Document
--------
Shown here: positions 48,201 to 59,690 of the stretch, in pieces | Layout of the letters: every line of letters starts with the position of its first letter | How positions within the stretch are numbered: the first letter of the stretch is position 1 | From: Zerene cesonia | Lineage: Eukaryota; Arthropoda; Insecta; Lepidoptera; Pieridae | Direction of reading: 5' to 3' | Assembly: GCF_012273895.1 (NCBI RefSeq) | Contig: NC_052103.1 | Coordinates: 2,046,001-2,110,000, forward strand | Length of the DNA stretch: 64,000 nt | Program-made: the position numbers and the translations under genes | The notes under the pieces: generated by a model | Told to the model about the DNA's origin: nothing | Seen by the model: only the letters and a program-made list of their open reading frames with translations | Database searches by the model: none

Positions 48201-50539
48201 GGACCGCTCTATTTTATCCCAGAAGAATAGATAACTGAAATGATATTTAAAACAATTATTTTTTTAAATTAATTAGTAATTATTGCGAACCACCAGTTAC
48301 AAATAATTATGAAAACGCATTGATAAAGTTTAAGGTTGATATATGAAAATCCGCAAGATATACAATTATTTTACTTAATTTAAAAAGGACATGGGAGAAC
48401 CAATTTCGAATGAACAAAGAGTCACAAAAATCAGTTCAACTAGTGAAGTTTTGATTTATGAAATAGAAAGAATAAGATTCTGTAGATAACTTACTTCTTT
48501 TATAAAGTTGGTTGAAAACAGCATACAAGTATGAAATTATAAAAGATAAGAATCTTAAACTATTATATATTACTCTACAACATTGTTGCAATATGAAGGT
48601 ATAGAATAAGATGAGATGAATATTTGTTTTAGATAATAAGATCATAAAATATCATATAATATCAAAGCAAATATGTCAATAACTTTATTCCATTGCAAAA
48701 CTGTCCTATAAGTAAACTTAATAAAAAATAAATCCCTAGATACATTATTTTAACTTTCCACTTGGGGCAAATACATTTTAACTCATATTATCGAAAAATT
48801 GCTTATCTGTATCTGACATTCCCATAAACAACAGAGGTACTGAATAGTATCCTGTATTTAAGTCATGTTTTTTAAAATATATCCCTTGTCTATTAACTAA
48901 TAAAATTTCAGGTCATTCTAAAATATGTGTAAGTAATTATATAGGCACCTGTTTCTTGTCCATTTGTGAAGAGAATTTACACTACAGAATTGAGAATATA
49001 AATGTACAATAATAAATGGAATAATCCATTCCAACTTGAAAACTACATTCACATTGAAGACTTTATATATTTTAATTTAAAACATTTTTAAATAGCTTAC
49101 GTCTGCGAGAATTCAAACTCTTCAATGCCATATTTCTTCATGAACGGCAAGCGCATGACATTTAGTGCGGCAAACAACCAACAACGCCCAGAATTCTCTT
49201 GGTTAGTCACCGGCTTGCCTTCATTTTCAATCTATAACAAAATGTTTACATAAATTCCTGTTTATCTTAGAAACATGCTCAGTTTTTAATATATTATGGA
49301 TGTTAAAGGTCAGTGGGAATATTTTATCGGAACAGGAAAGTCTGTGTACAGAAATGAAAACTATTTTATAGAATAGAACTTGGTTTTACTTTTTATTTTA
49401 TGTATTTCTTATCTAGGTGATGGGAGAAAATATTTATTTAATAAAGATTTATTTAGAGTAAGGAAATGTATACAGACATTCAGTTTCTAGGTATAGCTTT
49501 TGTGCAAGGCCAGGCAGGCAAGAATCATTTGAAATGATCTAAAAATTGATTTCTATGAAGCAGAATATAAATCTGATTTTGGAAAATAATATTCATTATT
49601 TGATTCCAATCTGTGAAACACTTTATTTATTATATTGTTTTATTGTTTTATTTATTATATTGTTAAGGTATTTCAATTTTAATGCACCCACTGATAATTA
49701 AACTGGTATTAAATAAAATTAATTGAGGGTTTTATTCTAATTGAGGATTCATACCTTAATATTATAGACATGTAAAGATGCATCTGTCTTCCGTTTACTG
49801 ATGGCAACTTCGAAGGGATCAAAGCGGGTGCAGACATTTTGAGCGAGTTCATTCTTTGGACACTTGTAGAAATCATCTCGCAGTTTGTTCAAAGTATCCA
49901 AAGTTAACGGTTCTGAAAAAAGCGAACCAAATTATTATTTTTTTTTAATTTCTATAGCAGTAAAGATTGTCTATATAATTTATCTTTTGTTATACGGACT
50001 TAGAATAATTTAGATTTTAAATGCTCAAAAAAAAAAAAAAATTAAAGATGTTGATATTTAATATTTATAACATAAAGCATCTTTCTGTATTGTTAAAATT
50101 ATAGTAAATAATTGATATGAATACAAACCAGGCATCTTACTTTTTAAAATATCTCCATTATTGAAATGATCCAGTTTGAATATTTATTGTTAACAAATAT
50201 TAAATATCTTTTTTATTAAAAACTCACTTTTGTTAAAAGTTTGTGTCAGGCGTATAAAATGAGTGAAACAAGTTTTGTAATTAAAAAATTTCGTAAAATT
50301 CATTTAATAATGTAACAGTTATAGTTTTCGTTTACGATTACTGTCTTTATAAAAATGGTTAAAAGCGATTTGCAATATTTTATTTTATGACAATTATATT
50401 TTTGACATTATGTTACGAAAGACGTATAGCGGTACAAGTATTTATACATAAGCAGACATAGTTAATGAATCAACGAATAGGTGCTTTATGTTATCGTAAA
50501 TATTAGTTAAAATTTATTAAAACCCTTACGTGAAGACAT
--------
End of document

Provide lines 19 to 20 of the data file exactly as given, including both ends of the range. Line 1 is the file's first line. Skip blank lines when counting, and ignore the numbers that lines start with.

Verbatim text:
49801 ATGGCAACTTCGAAGGGATCAAAGCGGGTGCAGACATTTTGAGCGAGTTCATTCTTTGGACACTTGTAGAAATCATCTCGCAGTTTGTTCAAAGTATCCA
49901 AAGTTAACGGTTCTGAAAAAAGCGAACCAAATTATTATTTTTTTTTAATTTCTATAGCAGTAAAGATTGTCTATATAATTTATCTTTTGTTATACGGACT